Matsiloje cement plant eyes reopening

Ready to rumble: Matsiloje Portland Cement could return before year end
Ready to rumble: Matsiloje Portland Cement could return before year end

FRANCISTOWN: Matsiloje Portland Cement (MPC), one of only two homegrown cement producers in the country, is eyeing a return to production by the end of the year following its closure in 2018. Managing director Rachit Josh told BusinessWeek the company was 'very optimistic' it could resume operations and was currently in talks with a reputable investor with a view of entering into a partnership to re-open the plant. “I cannot comment on what the exact situation is regarding the plant but at this stage we are closed,” he said in an interview this week. “However, we are actively seeking an investor and once this is done then we hope to restart the plant by end of this year.”

He added: “Once restarted, the plant will create 50 direct jobs,” while stressing that for confidentiality reasons he could not share the finer details relating to the reopening of the cement plant.

The plant, which is owned by Nortex Textiles, closed in January 2018 due to competition from South African imports with 150 people losing their jobs. For years before its closure, MPC had recorded a string of losses.


MPC had an annual turnover of around P20 million and produced 30,000 tonnes of cement per annum. The company also produced the lime it used for its cement. It sourced other raw materials from Morupule (fly ash) and South Africa.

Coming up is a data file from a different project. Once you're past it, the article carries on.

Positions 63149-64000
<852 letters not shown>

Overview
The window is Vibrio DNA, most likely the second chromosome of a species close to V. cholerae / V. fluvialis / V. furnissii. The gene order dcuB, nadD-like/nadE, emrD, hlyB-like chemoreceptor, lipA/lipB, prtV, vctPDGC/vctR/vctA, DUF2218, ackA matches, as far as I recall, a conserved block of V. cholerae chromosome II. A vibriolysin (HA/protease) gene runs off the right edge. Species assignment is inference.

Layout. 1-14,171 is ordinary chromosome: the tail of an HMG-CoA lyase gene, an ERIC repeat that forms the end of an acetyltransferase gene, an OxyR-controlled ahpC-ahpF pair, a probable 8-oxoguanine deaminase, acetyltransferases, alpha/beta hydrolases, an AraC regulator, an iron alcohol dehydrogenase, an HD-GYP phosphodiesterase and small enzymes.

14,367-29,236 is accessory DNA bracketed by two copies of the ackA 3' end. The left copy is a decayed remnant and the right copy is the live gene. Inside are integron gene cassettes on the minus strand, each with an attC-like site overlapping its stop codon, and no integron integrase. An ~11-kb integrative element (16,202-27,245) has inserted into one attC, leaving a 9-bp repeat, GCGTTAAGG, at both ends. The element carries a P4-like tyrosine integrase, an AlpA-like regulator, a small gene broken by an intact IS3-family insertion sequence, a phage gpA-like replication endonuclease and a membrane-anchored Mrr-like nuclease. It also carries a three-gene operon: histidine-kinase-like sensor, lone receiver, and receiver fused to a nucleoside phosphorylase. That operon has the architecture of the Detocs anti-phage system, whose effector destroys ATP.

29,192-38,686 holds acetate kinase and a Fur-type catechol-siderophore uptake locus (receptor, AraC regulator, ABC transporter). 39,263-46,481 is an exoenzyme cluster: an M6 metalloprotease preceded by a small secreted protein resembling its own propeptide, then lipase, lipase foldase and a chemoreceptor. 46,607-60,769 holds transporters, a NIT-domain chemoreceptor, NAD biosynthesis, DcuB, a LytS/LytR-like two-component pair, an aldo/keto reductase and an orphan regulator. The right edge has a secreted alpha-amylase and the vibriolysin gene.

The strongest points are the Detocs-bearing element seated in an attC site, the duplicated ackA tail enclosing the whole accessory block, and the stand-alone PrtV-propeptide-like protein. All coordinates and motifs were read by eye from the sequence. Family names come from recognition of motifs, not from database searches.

In 2018, Josh said that the company had constantly reduced prices to keep up with the competition until it reached a point where the executive felt that it was not sustainable to continue running the business.

“We had hoped that the business environment would change for the better, but things did go not as we had anticipated," he said then.

He added that there was a lack of support for their business from both the government through initiatives such as the Economic Diversification Drive (EDD) and big players in the construction industry.

Meanwhile, the Botswana Mine Workers Union (BMWU) has called on South African firm PPC Ltd to make a written undertaking that no jobs will be lost when the company sells its 100 per cent shareholding in PPC Aggregate Quarries Botswana Proprietary Ltd to Danoher Botswana. The union also said that all outstanding labour matters between PPC and its workers should be resolved prior to the conclusion of the sale transaction.

PPC Aggregates has outstanding industrial labour matters before the District Labour Office and a Court of Appeal case in respect of annual wage increments for 2019-2020. In addition, the company has a pending case before the High Court over payment of retrenchment packages owed and due to employees following the acquisition of Quarries of Botswana a few years ago.

“We call on the Competition Authority to conduct a thorough vetting of merger and acquisition applications by mining and quarrying companies and to introduce public hearings of these processes to ensure that all interested parties, including the union, are allowed to make submissions in respect of transactions,” reads the statement from the BMWU.

Editor's Comment
Seamless Business Environment Needed Post-COVID

The country was also classified as the least corrupt in the world with strong anti-graft checks and balances. With these assurances, investors were guaranteed safety on their investments and returns. That is no longer the case. Several countries like Namibia, South Africa and Mauritius have done well over the years and overtaken Botswana as attractive places to do business.Therefore, when countries that Botswana is competing with for a piece of...

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